Architecture MArch students collaborate with Brickfield-BUILD project
06 May 2021
Falmouth’s Architecture MArch students have partnered with Brickfield, a community brickworks based in a disused clay pit in St Austell, to learn sustainable craft skills while giving back to the Cornish community. The students helped to connect local residents with the history and heritage of brick making in St Austell by building experimental pavilions to test brick building technologies.
Brickfield has a long-term goal to empower and enable communities to draw on the history and heritage of brickmaking in the region. This is achieved by building structures that improve the local environment for residents out of china clay extraction waste.
It has been a privilege to be involved with such a worthwhile project.
Finding new sustainable purposes for the extraction waste is enormously important; every tonne of usable china clay that is mined creates 9 tonnes of waste, giving the Falmouth students plenty of materials to construct their designs with.
Falmouth students have been helping Brickfield build stronger relationships with their partners by working collaboratively on their designs with The Happy Wanderers, a dementia friendly walking group that’s supported by the Sensory Trust.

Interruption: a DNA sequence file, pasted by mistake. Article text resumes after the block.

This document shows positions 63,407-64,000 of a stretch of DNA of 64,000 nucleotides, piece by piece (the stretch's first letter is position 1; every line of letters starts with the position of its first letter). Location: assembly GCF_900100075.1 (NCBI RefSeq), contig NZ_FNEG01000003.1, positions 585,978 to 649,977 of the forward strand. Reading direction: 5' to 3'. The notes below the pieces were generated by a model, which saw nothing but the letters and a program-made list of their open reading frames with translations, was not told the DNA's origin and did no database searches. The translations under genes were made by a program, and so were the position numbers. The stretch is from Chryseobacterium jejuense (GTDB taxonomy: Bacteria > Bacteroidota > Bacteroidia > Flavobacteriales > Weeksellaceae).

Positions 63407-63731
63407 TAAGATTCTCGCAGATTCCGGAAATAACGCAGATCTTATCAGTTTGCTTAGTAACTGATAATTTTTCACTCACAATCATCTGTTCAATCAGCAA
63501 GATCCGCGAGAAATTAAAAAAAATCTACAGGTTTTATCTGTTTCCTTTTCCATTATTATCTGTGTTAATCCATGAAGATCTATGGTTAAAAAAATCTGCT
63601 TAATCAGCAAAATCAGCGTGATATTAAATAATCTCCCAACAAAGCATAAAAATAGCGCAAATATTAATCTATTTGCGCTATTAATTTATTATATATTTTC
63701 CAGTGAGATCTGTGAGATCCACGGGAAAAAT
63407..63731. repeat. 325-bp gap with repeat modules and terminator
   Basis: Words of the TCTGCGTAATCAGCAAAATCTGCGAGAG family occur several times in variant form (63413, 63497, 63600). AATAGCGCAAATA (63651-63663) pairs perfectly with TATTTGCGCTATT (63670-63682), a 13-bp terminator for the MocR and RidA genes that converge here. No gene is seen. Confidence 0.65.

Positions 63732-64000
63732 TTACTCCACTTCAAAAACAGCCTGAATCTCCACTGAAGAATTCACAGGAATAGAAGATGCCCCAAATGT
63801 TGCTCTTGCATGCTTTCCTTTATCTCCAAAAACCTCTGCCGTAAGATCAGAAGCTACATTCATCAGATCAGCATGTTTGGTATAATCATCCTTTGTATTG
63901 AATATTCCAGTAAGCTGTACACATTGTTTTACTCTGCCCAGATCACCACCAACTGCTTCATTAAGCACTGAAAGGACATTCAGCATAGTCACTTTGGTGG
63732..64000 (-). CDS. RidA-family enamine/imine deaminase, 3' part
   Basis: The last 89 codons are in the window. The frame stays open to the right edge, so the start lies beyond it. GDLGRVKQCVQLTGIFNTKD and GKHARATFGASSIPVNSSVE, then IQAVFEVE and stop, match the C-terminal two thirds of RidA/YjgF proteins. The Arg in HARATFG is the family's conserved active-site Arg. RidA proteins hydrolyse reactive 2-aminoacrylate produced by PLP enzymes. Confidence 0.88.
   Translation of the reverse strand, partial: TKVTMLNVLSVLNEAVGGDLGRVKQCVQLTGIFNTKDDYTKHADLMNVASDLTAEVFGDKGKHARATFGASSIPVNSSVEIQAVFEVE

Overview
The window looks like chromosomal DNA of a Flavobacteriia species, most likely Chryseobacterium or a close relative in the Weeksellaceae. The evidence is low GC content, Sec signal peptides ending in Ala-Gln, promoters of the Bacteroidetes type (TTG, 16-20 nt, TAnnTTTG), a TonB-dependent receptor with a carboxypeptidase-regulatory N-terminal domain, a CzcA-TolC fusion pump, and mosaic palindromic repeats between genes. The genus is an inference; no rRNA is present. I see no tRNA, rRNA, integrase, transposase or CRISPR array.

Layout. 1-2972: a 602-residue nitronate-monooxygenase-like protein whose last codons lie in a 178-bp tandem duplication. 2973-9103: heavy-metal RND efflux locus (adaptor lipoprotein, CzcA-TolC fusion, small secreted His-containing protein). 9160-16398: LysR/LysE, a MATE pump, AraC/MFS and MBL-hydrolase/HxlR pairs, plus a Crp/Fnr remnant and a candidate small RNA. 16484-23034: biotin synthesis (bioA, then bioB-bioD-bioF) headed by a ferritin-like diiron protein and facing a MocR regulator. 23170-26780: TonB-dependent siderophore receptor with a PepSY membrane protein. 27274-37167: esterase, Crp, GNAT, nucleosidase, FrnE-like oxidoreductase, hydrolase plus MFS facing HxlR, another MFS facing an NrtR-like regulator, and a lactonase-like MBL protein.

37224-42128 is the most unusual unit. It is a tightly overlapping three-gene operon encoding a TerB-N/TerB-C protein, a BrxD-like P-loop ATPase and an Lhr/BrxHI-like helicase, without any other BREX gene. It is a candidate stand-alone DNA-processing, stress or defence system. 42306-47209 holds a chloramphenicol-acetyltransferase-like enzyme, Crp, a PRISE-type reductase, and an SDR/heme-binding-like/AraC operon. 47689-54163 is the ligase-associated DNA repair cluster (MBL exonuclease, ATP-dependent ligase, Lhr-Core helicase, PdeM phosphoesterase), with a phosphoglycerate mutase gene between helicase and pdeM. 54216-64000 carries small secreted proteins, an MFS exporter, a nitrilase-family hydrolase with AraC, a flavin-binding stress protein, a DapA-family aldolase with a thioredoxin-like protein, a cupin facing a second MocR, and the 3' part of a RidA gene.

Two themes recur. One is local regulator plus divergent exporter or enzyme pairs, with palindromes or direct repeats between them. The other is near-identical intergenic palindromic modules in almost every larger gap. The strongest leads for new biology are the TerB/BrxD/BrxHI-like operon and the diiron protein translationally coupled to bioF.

The students assisted the walking group with mixing clay, making bricks and turning the designs into exploratory structures. The Brickfield BUILD team taught Falmouth MArch students clay mixing, brick moulding and firing, as well as having their lessons complimented by professional experts in sustainable building techniques for mortar, stone and bricklaying.
Course leader Tom Ebdon is thrilled to see his students making such a positive impact on the local community.
“It has been a privilege to be involved with such a worthwhile project. Working with the Happy Wanderers, Brickfield and the Sensory Trust has huge benefits for the students. They are learning about the realities of social practice and the complex skills required to engage, design and build in unique Cornish landscapes.”
Photography provided by Eleanor McQuaid